Reporting from Baghdad — A suicide bomber attacked a crowd of Shiite Muslim pilgrims in a Sunni neighborhood of Baghdad on Wednesday night, killing at least 33 people and wounding 108, according to police.
The attack on the eve of the anniversary of the death of Imam Musa Kadhim, a Shiite saint, came as the country's political parties continued to bicker over the shape of the next government four months after national elections. The violence suggested that despite several setbacks to Al Qaeda in Iraq in recent months, militant groups are still capable of bloody and devastating attacks.
At least seven other explosions targeted Shiite pilgrims and Iraqi security forces in Iraq on Wednesday, leaving an additional 40 people wounded. Earlier in the day, insurgents dynamited the homes of two policemen as well as a third home in Abu Ghraib on the outskirts of Baghdad, killing at least two people. In the city of Fallouja, two police officers were shot to death at a checkpoint, police said.
The bombing in Adhamiya, a Baghdad district once associated with the country's Sunni insurgency, jolted what had been a tranquil day and night during which thousands of pilgrims crossed over the Tigris River to the Imam Kadhim shrine in the nearby Kadhimiya district.
The blast provoked minor scuffles between the Shiite-led Iraqi security forces and a few Sunni residents. However, there were also signs of unity in an area of the city that had once been a front line in the country's sectarian war. Within minutes of the bombing, Sunnis ran to help evacuate the wounded. When the authorities barred people from crossing the nearby bridge to Kadhimiya, residents offered shelter to the visiting pilgrims.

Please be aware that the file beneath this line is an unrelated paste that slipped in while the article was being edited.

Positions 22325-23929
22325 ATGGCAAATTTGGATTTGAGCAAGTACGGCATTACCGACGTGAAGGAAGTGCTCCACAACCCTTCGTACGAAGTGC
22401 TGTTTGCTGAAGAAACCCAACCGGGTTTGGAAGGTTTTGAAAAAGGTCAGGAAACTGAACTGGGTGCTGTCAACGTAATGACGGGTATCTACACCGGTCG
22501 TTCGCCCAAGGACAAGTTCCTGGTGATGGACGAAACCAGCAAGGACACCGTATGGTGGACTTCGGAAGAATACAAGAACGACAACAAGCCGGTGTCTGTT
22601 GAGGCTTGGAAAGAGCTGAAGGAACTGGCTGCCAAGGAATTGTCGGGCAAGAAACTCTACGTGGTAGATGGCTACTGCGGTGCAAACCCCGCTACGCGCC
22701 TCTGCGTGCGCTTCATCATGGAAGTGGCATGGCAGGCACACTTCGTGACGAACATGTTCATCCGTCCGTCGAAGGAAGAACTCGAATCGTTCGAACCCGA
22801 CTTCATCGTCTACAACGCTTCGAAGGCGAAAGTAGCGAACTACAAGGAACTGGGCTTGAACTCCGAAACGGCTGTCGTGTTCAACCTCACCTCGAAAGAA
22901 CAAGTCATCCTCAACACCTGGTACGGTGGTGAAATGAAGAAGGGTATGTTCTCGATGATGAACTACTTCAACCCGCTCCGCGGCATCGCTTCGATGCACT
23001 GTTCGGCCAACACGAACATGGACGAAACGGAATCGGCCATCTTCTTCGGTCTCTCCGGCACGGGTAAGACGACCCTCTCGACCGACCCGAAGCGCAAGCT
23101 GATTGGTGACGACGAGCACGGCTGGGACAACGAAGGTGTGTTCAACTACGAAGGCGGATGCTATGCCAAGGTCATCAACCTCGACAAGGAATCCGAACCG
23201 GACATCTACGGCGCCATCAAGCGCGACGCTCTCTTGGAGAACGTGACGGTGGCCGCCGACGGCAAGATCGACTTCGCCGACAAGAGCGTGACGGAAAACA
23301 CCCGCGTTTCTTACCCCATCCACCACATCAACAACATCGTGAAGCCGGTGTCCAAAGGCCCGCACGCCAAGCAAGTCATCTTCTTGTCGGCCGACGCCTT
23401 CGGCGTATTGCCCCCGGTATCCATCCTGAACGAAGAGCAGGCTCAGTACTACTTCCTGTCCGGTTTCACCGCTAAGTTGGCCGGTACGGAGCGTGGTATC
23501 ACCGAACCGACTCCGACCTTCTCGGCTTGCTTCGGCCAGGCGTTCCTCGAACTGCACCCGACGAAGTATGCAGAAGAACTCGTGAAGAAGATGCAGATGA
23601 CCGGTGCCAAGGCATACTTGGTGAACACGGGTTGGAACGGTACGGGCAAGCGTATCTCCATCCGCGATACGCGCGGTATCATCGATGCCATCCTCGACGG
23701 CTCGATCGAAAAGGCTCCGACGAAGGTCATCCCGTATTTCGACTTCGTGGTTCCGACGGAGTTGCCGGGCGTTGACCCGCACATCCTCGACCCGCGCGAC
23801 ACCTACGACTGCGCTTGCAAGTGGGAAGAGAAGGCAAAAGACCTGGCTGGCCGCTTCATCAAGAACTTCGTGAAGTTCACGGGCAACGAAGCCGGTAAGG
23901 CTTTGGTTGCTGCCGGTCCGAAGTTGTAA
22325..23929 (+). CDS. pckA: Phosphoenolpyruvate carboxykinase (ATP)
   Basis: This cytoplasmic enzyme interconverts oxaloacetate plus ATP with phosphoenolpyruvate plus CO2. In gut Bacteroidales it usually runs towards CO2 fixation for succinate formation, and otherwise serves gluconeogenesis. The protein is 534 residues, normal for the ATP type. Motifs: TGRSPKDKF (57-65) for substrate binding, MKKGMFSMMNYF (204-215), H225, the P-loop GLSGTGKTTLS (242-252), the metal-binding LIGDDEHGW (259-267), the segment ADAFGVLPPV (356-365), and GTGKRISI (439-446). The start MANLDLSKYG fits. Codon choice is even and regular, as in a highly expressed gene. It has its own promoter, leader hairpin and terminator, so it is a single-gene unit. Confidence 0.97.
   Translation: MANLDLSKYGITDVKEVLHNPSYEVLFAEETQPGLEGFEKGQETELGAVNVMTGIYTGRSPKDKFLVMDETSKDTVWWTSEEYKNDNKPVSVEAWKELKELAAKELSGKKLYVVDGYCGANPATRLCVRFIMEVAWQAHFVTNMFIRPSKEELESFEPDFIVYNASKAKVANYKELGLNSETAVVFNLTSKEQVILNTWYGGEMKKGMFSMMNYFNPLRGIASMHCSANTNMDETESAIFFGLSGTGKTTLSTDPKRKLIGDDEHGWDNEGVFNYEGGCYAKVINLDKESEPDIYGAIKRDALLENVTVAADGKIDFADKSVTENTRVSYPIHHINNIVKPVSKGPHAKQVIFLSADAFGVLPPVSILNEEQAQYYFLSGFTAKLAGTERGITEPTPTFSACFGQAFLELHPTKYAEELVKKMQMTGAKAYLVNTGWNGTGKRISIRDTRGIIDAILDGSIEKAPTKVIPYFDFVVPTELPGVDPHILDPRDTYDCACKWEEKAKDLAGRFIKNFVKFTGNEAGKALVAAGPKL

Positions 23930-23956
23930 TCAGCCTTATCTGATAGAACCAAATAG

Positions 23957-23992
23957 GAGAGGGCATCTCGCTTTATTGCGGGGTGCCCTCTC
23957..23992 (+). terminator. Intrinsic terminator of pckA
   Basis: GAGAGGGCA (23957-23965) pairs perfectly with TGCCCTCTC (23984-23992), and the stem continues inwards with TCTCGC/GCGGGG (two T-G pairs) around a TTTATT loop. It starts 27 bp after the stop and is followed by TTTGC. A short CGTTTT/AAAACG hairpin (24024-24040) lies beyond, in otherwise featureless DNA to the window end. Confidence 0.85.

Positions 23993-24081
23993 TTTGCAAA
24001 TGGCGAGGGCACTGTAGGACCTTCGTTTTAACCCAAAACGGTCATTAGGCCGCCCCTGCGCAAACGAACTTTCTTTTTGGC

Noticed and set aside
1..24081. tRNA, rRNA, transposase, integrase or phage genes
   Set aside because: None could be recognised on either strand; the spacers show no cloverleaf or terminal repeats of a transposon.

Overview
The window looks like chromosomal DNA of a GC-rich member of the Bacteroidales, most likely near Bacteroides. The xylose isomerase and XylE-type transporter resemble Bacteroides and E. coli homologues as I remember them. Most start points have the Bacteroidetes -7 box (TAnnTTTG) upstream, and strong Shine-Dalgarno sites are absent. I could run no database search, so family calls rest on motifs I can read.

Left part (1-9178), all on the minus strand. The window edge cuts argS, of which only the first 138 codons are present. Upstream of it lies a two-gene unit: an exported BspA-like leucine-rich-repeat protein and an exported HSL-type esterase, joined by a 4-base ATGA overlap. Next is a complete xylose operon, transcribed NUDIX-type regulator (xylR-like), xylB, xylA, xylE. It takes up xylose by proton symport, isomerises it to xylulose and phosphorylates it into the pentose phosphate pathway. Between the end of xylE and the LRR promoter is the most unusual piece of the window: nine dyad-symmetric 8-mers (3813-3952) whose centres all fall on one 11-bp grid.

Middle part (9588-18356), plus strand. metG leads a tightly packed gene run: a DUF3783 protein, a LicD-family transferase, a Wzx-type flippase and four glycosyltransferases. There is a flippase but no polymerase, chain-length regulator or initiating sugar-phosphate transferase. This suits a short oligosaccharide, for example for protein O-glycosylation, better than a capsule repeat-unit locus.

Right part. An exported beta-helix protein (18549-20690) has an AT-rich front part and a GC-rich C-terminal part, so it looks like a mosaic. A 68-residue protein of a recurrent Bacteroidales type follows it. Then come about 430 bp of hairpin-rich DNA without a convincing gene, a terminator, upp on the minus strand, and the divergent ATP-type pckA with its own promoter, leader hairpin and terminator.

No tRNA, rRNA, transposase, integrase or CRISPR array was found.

Firas Ahmed said he rushed over in the minutes after the blast and described seeing between 40 and 50 women and children on the ground. Locals started to pick up the dead and wounded and offered refreshments to survivors, he added. Another man said residents started washing pilgrims' wounds on the street.
One woman, who survived the attack and could not find her sons, shouted, "Whoever did this is trying to inflame the situation between Shiites and Sunnis." Others expressed anger at the government for not protecting them.
The bombing injured residents as well. Mohammed Yasin said he had been helping an older woman walk when the explosion knocked them both to the ground.
More than 2 million people are expected visit the Imam Kadhim shrine this week and hundreds of thousands of security personnel have been deployed to prevent attacks.
The bombing occurred five years after a stampede on the bridge between Kadhimiya and Adhamiya during the Imam Kadhim holiday left more than 900 people dead. At that time, pilgrims panicked when mortar rounds exploded nearby and rumors spread that a suicide bomber was on the crowded span.
Hamid is a staff writer in The Times' Baghdad Bureau.